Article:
Migrating MySQL onto SSDs to help with performance. Let's see how this works out.
Some explanation on what we're even up to. The process for this is fairly straight forward:
1. mount SSD storage
2. rsync w/ MariaDB running
3. stop MariaDB
4. rsync w/o MariaDB running
5. move /var/lib/mysql away
6. bind-mount SSD storage to there
7. start MariaDB
If we're lucky and no data changes between 2. and 3., step 4 is pretty much instant. That means almost no downtime. If we're unlucky, a bunch of stuff changed which leads to >20 minutes of downtime :(
Admittedly, you can build the whole thing way more efficient and without any downtime using a primary/secondary setup. But any run-time we would have saved doing that, we'd have probably lost in dev-time. The latter one is more limited right now, so here we are.
Admittedly-admittedly it's not very smart to have MySQL on the application hosts in the first place. Changing that is a bigger (but planned!) project, though.
aaand about 7 hours ago at 4:30 reality kicked in.
Linux has got these /dev/sdb things you can use to talk to your disks, right? Well, their names can randomly change or reorder sometimes. If you're handling multiple disks, that's a thing you should know, right? Despite knowing that, I still managed to use /dev/sdb and .../sdc directly. Two colleges colleagues even signed off on the related ansible playbook.
So I got the whole thing deployed and went to sleep at 2am.
Guess what happened next.
After a reboot at 4:30, sdb and sdc switched places on machholz.uberspace.de. MySQL was subsequently very unhappy about suddenly not seeing any data anymore. That made our monitoring very unhappy. Which in turn lead to two of us trying to figure out what the heck happened.. at 4:45 am. So 30 minutes of debugging and MySQL downtime later, we fixed the problem on that host and all other ones by using UUIDs instead of /dev/sdc. The obvious way to go in the first place.
So, what did we learn?
You can throw two seasoned and one kinda-seasoned admin at an almost trivial task and still manage to make rookie mistakes. And that's okay. Everyone missteps sometimes. Sometimes people even mess up really, really badly. Try to not beat yourself up about it.
We fixed the problem quickly, nobody was blamed and luckily at 4am hardly anyone cares anyway.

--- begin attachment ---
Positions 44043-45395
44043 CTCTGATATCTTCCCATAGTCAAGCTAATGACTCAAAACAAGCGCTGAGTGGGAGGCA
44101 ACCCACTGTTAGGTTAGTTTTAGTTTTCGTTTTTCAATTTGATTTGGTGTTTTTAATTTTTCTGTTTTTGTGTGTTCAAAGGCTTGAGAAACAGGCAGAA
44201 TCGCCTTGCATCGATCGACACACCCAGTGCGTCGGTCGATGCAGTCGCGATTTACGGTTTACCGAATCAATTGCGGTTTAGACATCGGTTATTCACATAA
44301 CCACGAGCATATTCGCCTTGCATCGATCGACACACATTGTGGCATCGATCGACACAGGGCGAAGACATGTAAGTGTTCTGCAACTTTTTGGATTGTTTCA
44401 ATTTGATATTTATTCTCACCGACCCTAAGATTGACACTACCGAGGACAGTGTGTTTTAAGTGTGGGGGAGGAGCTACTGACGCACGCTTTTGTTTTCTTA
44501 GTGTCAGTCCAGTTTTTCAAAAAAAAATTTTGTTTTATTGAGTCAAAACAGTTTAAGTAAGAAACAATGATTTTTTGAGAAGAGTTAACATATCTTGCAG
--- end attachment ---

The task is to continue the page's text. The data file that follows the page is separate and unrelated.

... aand I even managed to get some sleep after 4:30!
@suruatoel wolf isn't on the new cluster yet so it won't get migrated in the near future. Once we moved it, it will get the upgrade as well.
@dev and we are observing the impact on our infrastructure :)
The write peaks you can see are the nextcloud cron jobs running every 15 minutes.
@dev yes, and these random bits will then be connected to a story, and this will be the story of what you are doing everyday, and you will eventually read or hear this story and then you'll look back onto your work week and you'll think: "who is this person tooting there and how did they gain access to our account...?"
@dev To be honest, that toot only has a Shannon entropy of roughly 4.37bits per character which is just _fairly_ random.
Your warning not to use your toots for cryptographic purposes is very much appreciated though. We love your entropy!
@dev story of my linux installations. Did not find disks on boot or needed VEEEEERY long to resolve something on boot. Then I put on verbose, switched in as consequences of the log output to uuids and are a happy dev since then. It can happen everyone. And I am still wondering why uuids arent the default when creating fstab (in this case)
@tux0r well, I wouldn't call it that. Referring to devices by UUID seems safer and more stable. The partitions have unique IDs, we should use them. I'm not sure if systemd made the change, but it changed at some point in the "recent" past, yes.